“Them Thar Rich Celebrities”

Many of you know that I spent the first 25 years of my adult life as a used machinery dealer, working for my father in the family firm until I eventually bought the company. Life was different and my career was certainly different, traveling to exotic wonderlands like Kinsman, Ohio or Ft Wayne, Indiana or Shreveport, Louisiana. My car saw over 50,000 miles per year and my United and American Airline accounts grew by over 100,000 miles per year. But most of all, my life was spent with my “customers” who were largely small shop owners, not well educated but with advanced engineering skills, not well traveled but a firm understanding of American foreign and military policy, and not overly paid but a work ethic second to none.

Now I am dealing with my “clients” who have a lot in common with my previous “customers”. I have been blessed to retain close friendships with an abundance of people in both of those worlds. In so many ways except for one they have shared interests, shared skills and shared values.

What’s that one exception? Let me tell you; owning real estate. I’m not sure which group is the smartest; is it the “customers” who prefer to reinvest their profits back into their company to guarantee future growth and profits, or is it the “clients” who see real estate investment as a road to future wealth building?

Both make sense. Both come to light as I recall an incident 14 years ago. I was in a very expensive house in Beverly Hills, priced somewhere north of $10M, and I ran into one of my former “customers” from the Midwest. He was in town with his family on vacation. Of course the next question was “why” as in “why are you here in this house?” His answer brought home the message to me that I had stepped out of one universe to find myself in a new one; “I came to see how them thar f—ing rich celebrities live.” It brought it home in three ways; (a) the house was owned by a surgeon at Cedars-Sinai Hospital and not a celebrity, (b) his lack of proper English grammar and use of profanity would be found unacceptable in my new world but absolutely tolerable in his, and (c) his belief that all expensive homes can only be owned by rich celebrities belittles the fact that high tech, real estate, medicine, accounting, legal and finance are all areas that are much more likely to produce wealth than the entertainment industry. All I could do was laugh at myself as the only person I know who’s seen both sides of Alice’s Looking Glass.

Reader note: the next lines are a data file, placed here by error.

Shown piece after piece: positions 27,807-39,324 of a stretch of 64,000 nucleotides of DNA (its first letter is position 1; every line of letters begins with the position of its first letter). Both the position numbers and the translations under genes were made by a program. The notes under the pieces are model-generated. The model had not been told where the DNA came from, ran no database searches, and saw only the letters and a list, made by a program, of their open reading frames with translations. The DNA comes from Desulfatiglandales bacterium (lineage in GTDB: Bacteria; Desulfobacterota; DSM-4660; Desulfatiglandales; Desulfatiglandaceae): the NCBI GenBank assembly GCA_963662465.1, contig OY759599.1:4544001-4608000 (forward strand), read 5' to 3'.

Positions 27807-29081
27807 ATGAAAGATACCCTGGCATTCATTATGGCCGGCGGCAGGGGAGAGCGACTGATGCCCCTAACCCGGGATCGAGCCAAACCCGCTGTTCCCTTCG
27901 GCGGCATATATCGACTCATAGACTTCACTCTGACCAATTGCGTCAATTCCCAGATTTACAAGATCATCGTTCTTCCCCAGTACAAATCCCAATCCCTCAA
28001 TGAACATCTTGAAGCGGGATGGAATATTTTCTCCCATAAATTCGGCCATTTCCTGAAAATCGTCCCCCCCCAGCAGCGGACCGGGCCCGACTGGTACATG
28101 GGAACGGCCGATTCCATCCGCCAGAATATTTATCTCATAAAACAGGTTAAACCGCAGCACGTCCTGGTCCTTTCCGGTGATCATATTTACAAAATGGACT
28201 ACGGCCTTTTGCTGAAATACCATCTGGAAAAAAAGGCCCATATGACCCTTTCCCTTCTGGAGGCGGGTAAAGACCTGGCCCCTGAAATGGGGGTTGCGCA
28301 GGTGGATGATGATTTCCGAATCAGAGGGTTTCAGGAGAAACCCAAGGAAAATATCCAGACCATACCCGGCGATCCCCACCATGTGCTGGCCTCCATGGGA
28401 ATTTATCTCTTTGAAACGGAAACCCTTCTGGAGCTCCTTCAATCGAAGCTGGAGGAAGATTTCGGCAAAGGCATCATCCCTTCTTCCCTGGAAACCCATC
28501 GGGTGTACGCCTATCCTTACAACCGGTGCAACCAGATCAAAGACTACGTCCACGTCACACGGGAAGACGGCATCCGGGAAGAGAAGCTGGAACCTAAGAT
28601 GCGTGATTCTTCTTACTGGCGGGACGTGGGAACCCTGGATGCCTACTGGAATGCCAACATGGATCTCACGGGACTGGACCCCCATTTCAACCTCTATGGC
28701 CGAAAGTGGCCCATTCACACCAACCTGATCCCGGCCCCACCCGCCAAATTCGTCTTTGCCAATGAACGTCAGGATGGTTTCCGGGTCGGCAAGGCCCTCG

Which got me thinking; what is the state of “them thar rich celebrities” and their $10M+ homes? Before I tell you, consider this;

There are exceptions, but in most cases, property tax is levied at 1.0% of the sale of a home, meaning that someone who just purchased a $10M home is going to get a lovely $100,000 bill from the Los Angeles County Assessor’s Office, going up each year, and California is a very expensive state to live in, so most likely his carrying costs to support that house as an asset would shoot his annual housing costs to $200,000, after you consider insurance, gardening, repairs and maintenance, utilities, housekeeping personnel, and security.

Okay, so you have to have deep pockets. That’s for sure. But smart people don’t get rich by being stupid. So what is the market for the $10M+ arena? It can’t be that hot because I just gave you the reason why no one in their right mind would buy a home for $10M, much less $20M or more.

Not so, my brother.

4 sold in January, 9 in February, 9 in March, 18 in April, 13 in May, 7 in June, 9 in July, 6 in August and 9 in Sept. (This is only from downtown to the ocean known in MLS parlance as CLAW – Central Los Angeles West).

The average sale in this category was broad enough to choke a horse; from a low of $12,628,095 in August to a high of $22,502,163 in May.

That broad swath of land also applies to the size of the house; from a low average of 6,261 sq ft in March to a high of 11,592 sq ft in May. (What are you supposed to do with an 11,600 sq ft house?)

And the time on the market is getting shorter due to the high demand, because Days on Market start at 160 in January but by September they’ve dropped to 81 with only 57 being recorded in July.

There you go, my friends. A lot of “them thar rich” people still buying homes in “them thar” better neighborhoods of Los Angeles. The market has settled down (see blog last month) but not in LaLa Land here. It just keeps marching forward!

–Mark Rogo